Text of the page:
Commentary: City’s New-Look Website Not Ready for Prime Time


One of the biggest non-policy criticisms of the city has been that their communications system was hopelessly locked in the last century (sometimes I joke that it’s using 19th century technology).

The city has not updated its modes of communication appreciably to make use of electronic mail, social networking, or a new interaction and robust website.

So we applaud the new commitment to social networking both in last month’s launch of Nextdoor, the newly-revamped video system, and a new website.

In a press release sent out on Thursday, the city wrote: “As part of an overall effort to improve communications and reach out to the community, the City of Davis has launched a new website look and structure. The updated page will still be located at and provide the same information as the old site. The new site takes advantage of an open platform structure to provide the City a more powerful and flexible platform to integrate with social media and other applications. This, in turn, will make the site more functional to users, whether they are residents, business owners, visitors or others.”

They continued: “One feature that will be enhanced and made more user-friendly is the online bill-pay function. Need to pay your city services bill for water and sewer but don’t want to have to come in to City Hall or send a payment through the mail? The new site makes it easier for users to pay bills, deal with a parking ticket or sign up for recreation classes online.”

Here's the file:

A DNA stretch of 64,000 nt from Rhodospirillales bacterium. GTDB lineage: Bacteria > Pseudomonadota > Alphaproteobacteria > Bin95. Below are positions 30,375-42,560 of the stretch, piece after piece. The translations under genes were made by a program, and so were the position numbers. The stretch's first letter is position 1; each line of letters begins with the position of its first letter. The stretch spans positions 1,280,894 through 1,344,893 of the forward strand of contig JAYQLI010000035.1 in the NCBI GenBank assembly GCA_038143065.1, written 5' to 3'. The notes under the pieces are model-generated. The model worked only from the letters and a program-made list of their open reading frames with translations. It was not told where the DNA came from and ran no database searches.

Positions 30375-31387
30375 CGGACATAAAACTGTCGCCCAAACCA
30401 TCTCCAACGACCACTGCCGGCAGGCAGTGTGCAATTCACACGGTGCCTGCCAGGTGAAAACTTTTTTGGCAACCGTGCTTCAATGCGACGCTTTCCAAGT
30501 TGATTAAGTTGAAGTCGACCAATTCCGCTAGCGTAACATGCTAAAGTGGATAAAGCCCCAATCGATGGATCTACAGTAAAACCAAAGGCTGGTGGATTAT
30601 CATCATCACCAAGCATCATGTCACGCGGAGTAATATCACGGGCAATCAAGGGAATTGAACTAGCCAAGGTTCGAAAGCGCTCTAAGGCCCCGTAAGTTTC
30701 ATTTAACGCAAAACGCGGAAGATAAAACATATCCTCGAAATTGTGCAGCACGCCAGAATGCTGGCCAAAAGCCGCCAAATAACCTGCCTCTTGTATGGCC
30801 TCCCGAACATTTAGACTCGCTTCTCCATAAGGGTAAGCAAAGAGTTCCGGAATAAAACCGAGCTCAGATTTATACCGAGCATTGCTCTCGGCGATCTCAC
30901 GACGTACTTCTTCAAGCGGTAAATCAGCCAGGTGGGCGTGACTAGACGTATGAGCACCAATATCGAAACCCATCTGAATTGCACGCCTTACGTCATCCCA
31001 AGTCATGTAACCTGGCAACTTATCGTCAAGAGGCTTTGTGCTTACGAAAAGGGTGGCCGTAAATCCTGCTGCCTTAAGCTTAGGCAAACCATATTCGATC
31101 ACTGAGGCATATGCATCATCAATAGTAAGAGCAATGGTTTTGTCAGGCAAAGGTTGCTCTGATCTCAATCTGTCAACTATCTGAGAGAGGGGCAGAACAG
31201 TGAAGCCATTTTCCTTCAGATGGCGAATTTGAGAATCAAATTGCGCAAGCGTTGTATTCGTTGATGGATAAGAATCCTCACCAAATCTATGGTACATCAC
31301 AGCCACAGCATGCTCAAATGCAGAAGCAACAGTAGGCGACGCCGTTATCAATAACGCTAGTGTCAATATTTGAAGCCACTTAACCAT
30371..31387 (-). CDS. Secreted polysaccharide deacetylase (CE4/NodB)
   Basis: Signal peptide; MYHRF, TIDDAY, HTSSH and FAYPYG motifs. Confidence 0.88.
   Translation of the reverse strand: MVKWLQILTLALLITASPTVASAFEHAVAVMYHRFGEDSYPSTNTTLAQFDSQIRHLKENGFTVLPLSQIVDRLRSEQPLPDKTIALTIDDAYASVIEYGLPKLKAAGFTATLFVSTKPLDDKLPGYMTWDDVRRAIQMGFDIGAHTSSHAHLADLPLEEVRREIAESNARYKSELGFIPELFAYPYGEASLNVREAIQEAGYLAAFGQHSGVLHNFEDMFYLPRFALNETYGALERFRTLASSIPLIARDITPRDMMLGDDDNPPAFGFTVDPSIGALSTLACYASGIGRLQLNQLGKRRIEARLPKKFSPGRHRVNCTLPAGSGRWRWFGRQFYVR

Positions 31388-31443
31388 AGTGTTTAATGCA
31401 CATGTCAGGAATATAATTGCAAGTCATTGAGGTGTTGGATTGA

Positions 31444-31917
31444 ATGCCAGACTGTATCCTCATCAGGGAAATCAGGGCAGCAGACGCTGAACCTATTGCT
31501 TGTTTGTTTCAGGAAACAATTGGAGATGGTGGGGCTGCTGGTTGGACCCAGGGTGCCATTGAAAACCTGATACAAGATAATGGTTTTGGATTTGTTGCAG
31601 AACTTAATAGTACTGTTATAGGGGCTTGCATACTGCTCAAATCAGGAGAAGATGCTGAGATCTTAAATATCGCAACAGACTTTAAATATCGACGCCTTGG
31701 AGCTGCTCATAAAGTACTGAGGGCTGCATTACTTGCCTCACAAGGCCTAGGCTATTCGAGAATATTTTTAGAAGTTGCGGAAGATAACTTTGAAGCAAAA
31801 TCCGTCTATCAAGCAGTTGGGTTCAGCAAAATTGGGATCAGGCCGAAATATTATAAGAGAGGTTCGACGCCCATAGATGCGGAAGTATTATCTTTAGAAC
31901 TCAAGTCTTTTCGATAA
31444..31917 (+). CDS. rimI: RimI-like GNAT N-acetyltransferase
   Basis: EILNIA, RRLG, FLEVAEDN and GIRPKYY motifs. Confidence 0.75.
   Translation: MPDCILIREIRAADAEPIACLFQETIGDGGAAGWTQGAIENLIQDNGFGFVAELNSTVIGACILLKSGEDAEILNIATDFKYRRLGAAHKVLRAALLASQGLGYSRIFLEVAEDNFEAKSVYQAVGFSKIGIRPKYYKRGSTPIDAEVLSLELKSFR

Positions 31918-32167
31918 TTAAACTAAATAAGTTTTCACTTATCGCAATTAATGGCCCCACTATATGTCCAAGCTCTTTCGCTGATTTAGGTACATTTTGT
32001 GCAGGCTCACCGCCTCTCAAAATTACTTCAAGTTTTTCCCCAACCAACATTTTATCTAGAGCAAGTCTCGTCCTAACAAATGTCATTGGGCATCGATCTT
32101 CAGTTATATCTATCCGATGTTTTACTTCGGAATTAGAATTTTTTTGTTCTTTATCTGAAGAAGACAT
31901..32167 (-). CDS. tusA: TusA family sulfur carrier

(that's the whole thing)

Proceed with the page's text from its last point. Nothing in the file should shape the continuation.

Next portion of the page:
One of the things that I liked when we hired City Manager Steve Pinkerton is that he had done a blog in Manteca.  Clearly this was a guy who was comfortable with new technology and communications.

Indeed, Mr. Pinkerton will have his own blog here in Davis, as well.  Writes the city: “As part of the new format, City Manager Steve Pinkerton will be sharing thoughts and ideas about municipal government in California through an online blog, located on the City’s webpage. Look for messages regarding issues that are of interest city- and statewide.”

The city is also intensifying its efforts to communicate through social media, having introduced a new Facebook page and as we mentioned, a partnership with

The city claims, “Several individual city programs have long had a Facebook presence, including pages for recycling, teens, seniors, police issues and events at the Veterans Memorial Center.”

The new page will incorporate these into an overall page.  Go to “CityofDavis” on Facebook.

The problem is that the website is not ready for public viewing.

The city acknowledges this: “As with any new venture, the new City website is a work in progress. Please be patient while staff transfers the information from the former page to the new page.”

Actually, it is a good deal worse than that.  Previous bookmarks and webpages no longer work.

There is information that is difficult to find or even no longer there.

We have had numerous complaints that information is difficult to find, and that this page needs to be more intuitive and complete.

For example, we went to the Water Advisory Committee webpage and it appeared it would have the agenda and the staff reports online – something that has been desperately needed for all commissions and special bodies.

However, when we got there, instead of staff reports there were pdf’s with bios for staff members and project descriptions, rather than the actual staff report.

Imagine if in 2009, when the Vanguard created its own, custom-built website, if instead of being able to read news stories, there were placeholding files for days?